This paper was published in Ugeskrift for Laeger 2010 Feb 15;172(7):544-5
Study title and author:
Øre-naese-halskirurgisk Afdeling, Slagelse Sygehus, DK-5000 Odense C, Denmark. email@example.com
This paper can be accessed at: http://www.ncbi.nlm.nih.gov/pubmed/20156405
Dysphagia is the medical term for swallowing difficulties.
The paper reports on a man who developed dysphagia and muscle fatigue after statin therapy.
(i) A 68-year-old man was referred to hospital with progressive dysphagia.
(ii) The patient further developed muscle fatigue (it was difficult for him to lift his arms above his head) and additional signs of myopathy (muscle disease) such as high levels of creatine kinase.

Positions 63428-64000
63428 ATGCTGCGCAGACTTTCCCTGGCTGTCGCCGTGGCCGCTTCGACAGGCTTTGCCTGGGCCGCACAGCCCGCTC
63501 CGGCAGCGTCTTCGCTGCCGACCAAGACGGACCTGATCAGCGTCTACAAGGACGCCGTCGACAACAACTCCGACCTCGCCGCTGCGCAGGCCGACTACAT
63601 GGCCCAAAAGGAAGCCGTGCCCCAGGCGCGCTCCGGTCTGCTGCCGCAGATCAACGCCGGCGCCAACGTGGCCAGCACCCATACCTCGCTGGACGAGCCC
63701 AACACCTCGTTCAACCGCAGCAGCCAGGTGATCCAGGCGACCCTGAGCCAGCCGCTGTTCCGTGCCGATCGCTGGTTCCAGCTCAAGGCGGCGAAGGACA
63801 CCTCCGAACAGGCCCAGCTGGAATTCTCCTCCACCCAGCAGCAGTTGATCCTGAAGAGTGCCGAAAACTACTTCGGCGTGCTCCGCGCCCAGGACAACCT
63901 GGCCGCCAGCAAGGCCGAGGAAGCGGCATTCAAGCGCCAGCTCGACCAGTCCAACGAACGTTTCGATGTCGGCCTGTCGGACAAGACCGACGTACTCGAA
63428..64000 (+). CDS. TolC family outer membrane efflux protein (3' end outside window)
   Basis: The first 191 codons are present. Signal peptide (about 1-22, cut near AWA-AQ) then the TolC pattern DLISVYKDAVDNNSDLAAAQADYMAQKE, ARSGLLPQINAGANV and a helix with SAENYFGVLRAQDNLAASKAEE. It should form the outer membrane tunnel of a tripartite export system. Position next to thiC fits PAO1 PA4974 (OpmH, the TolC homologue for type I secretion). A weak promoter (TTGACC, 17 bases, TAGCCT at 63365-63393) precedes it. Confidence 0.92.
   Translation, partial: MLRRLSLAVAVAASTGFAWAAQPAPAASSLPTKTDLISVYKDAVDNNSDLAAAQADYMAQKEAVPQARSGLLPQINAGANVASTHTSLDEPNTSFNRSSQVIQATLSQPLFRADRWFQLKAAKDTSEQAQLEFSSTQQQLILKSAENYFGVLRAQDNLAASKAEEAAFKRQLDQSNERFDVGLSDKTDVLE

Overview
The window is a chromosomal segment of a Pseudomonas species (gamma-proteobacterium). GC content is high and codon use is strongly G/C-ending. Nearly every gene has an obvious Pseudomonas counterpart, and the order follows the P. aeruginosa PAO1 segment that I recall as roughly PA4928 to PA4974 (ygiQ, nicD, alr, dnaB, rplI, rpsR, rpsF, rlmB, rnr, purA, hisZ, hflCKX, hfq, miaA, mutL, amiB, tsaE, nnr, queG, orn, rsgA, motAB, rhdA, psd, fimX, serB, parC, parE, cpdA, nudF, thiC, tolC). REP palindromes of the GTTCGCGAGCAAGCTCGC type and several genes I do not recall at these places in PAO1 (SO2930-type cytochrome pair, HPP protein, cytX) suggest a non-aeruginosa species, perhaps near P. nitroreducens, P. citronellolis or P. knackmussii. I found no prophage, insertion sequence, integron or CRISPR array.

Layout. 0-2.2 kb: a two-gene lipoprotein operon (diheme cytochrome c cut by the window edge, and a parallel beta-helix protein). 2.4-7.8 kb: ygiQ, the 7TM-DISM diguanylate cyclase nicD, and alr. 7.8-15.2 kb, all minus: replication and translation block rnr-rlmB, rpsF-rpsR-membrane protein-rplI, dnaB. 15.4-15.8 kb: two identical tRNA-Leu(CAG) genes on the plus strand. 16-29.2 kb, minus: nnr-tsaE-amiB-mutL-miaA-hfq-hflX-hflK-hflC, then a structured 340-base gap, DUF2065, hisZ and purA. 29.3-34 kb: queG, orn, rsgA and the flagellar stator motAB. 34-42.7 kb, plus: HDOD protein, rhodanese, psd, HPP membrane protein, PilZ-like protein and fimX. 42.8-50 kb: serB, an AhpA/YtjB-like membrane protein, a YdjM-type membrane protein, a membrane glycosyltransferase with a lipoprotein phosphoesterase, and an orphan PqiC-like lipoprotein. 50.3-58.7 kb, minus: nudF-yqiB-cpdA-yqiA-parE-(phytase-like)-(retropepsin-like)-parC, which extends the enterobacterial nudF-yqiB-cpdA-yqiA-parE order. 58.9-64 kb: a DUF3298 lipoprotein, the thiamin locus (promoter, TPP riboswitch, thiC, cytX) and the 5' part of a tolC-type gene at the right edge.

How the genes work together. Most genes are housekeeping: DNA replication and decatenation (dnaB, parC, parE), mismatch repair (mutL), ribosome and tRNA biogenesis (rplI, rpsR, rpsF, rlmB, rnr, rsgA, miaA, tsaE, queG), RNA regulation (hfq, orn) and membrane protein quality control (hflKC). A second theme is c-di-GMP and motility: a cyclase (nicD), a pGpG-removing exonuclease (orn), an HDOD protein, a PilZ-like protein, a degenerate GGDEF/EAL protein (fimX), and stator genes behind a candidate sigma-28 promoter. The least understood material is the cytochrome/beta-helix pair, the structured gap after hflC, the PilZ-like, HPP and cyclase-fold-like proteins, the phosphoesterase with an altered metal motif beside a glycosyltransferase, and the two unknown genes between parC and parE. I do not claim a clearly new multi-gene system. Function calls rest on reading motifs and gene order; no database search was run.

(iii) The dysphagia was diagnosed as a late-onset side-effect of statin therapy.
(iv) He stopped taking statins and 14 days later the power to his arms returned, his swallowing function was significantly better and his creatine kinase levels normalised.
The author of the paper, Bjarke Edholm from the Slagelse Hospital in Denmark, concluded: "As an increasing number of patients are being treated with lipid-lowering drugs (statins), it is important to recall that myopathy is a dangerous side-effect which may have either quick or delayed onset, and that dysphagia can be the initial symptom".